Almost anyone would agree with the goal of Portland, Ore., startup GreenPrint: end wasteful printing. But as The New York Times points out in a profile this weekend on the company, which makes software to reduce unnecessary pages in a printing cycle, working out the business model and technical hurdles to sell a product that supports this goal is difficult. After four years of development, GreenPrint’s consumer-facing free software is being actively used on a daily basis by only around 25,000 people. The Times says companies have been reluctant to buy the startup’s corporate version “until GreenPrint worked out a host of technical issues,” like the fact that when the software encountered big documents it really slowed down the printing process.
But in addition to technical issues bogging down the plan, the business model actually leaves a lot to be desired. GreenPrint offers a free downloadable consumer version, a premium $30 consumer product, and a version for corporations that costs $70 per user. Free downloads from a company’s web site are generally a very difficult way to bring in revenues. GreenPrint is trying to bring in revenue by selling ads on the free version, but I can’t picture too many advertisers lining up for that. In addition, it can be hard to convince customers using something for free to upgrade to a $30 premium version.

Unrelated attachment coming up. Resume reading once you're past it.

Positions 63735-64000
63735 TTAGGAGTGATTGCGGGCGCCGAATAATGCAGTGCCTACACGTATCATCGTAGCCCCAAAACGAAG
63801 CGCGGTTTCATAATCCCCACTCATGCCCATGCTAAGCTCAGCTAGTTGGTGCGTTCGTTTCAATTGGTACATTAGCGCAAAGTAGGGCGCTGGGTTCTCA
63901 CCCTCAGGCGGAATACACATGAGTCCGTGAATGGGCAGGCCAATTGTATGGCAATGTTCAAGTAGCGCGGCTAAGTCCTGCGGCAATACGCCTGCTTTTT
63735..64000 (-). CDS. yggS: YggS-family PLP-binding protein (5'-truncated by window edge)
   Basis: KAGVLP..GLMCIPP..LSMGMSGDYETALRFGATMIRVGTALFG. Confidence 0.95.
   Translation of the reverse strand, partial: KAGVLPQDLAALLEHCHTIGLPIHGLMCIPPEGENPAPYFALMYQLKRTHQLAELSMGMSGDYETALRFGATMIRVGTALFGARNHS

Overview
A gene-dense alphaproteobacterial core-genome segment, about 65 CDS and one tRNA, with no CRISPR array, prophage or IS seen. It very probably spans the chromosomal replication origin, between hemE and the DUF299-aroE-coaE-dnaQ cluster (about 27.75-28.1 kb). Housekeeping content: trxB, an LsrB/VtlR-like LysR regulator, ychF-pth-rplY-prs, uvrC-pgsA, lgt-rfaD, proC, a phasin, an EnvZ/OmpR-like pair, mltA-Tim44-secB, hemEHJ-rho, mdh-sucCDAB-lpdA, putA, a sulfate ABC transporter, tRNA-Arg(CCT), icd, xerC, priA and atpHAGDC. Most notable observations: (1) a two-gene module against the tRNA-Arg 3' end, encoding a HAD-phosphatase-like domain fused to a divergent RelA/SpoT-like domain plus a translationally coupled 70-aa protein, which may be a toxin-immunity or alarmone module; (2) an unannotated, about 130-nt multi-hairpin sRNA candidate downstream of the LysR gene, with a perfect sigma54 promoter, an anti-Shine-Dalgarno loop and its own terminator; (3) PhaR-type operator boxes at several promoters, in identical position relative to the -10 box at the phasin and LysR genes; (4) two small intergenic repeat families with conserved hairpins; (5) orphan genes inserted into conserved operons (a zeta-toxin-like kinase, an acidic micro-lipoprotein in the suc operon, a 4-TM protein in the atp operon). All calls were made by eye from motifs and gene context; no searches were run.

So GreenPrint clearly needs corporate customers, and it’s launching 2.0 of its corporate version in a couple weeks in an effort to offer a faster, better product. But that’s also a tough sell in this economy. It costs $70 per employee computer user to license a software that reduces printing pages and reportedly saves only about $100 per year for a typical employee printing 10,000 pages at 6 cents a page. Unless the company has tens of thousands of employees and has had particular problems with excessive printing paper waste, the savings aren’t that compelling — it sounds easier just to make a rule that employees can only print a few select documents when needed.
Ultimately, the GreenPrint software seems like it should be a feature on a printer. So companies developing printing gear should actually be the ones watching this startup closely to see if the software starts to gain more traction. If customer use does pick up, printer makers should invest into adding this type of feature onto their own systems, though they could be slow to do it, as it’ll cut down on printer ink sales.
Perhaps ending up as a feature at a printing company is GreenPrint’s most hopeful scenario. In particular, a company trying to rebrand itself as a sustainable enterprise might be interested in acquiring GreenPrint. The purchase likely wouldn’t be too expensive (one of those “undisclosed amounts” deals). The perfect candidate: Xerox (s XRX). Xerox also is struggling to remake itself in a world that is moving from paper to digital, and it has a big enough balance sheet to do a potentially cheap experiment. The Times article says Xerox is using 150,000 copies of GreenPrint’s software as part of a marketing campaign for its solid-ink printers.